SEOUL, Korea, Feb 1 (Korea Bizwire) – As the Chinese economy grows by leaps and bounds, more Chinese nationals go out and travel the world, opening up their wallet generously. Korea has been one of the biggest beneficiaries of this trend, hosting more than 4 million tourists last year from the neighboring country.
The number of Chinese visitors to Korea was 4.3 million in 2013 including tourists (3.14 million), business travelers (130,000), students (100,000), and others (950,000), overtaking that for visitors from Japan for the first time in history, according to a recent report by Hyundai Economic Research Institute.
Since 2009 the visitor numbers have risen rapidly for tourism purposes while the number of business travelers has shrunk slightly to 130,000 from 170,000 in 2007. The “youke” (Chinese terms for tourists) tend to limit their visits to shopping and gourmet food tasting while not spending so much time on visiting tourist attractions.
Chinese tourists were the biggest spenders with their per-capita expenditure during stay in Korea reaching US$2,150 in 2012. Of this, the portion spent on shopping was 61 percent as of 2012, while the average percentage for all foreign tourists for the same year was 43 percent. As for spending on lodging, the low ratio has not changed much for the past three years.
Comparing to figures in 2007, the number of Chinese visitors to Korea has increased 3.6 times in 2013, with their per-capita spending rising seven-folds for the past seven years. In terms of both visitor number and spending, the Chinese are ranked No. 1. It is estimated that the total economic effect generated from the youkes is 8.1 trillion won as of 2012, with the employment effect of 106,000.
Assuming the current trend in Chinese visitor numbers continues, it is projected that as many as 10 million Chinese tourists would arrive in Korea’s airports and ports by 2020. In this case, the economic effect would be 68.4 trillion won, accounting for 5.0 percent in the GDP (at the current exchange rate of 1,081 won per U.S. dollar), with the job creation effect of 898,000. The value-creation effect of 32.4 trillion won will be about 1.6 percent of the nominal GDP by 2020.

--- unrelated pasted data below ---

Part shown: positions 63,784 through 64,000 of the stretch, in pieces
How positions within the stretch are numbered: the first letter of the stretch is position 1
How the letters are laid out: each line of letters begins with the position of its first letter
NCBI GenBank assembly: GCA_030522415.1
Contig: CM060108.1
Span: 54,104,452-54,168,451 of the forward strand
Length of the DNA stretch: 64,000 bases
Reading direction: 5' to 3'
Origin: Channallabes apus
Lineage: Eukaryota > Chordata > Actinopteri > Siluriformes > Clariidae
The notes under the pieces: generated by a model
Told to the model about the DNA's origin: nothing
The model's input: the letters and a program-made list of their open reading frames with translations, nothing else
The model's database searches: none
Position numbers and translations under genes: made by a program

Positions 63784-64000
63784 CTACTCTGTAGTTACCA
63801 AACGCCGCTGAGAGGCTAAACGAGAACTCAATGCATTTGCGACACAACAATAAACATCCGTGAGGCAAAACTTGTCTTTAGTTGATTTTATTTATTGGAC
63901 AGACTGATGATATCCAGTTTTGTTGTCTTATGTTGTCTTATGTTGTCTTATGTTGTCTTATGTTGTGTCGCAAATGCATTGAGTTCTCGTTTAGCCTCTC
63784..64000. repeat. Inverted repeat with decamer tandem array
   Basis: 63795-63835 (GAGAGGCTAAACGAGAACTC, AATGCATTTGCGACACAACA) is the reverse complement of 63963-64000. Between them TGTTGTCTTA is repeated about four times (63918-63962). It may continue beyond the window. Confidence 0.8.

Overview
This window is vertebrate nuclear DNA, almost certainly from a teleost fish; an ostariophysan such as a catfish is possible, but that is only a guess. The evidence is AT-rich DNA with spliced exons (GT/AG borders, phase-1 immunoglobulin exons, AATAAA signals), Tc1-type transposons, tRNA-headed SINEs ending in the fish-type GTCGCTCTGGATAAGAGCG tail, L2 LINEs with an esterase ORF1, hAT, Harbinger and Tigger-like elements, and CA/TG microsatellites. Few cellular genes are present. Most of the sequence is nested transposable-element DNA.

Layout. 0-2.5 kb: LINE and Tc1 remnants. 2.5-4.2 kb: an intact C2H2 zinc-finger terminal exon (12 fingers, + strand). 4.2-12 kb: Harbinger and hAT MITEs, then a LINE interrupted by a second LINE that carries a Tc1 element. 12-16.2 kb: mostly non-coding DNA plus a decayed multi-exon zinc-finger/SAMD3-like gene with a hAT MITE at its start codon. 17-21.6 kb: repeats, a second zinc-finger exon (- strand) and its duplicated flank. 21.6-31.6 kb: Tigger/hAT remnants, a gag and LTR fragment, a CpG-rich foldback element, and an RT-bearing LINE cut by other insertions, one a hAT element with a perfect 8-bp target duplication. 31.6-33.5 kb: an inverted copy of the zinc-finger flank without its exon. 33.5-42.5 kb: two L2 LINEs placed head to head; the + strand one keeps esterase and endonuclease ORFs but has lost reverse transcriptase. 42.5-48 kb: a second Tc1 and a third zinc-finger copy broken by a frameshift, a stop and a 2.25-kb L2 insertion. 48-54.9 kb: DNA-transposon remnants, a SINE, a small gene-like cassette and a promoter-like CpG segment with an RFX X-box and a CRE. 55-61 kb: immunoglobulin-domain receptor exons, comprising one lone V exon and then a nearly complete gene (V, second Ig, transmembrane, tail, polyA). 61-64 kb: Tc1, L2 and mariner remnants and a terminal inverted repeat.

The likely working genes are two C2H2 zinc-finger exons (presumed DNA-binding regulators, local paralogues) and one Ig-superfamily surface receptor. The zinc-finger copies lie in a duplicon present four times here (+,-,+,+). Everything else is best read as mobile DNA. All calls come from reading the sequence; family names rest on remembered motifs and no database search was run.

In order to increase the number of Chinese inbound tourists to 10 million in six year, however, there are several challenges to take on. The first, the Hyundai Economic Research Institute report suggested, is to seek to reduce the portion of low-margin tourism offerings while increasing the share of higher value-added programs.
Secondly, more reasonably-priced budget hotels catering to the needs of Chinese visitors must be built. The next is more “shopping-themed” tourist programs must be offered, with village-size outlet shopping malls built specifically for Chinese visitors.
The fourth task would be to focus more on developing cultural and entertainment offerings in preparation for the shifting needs of the tourists. The fifth is training more Chinese-speaking staffers in venues frequented by the tourists so that they could come back or put in a good word about Korea to their friends and family.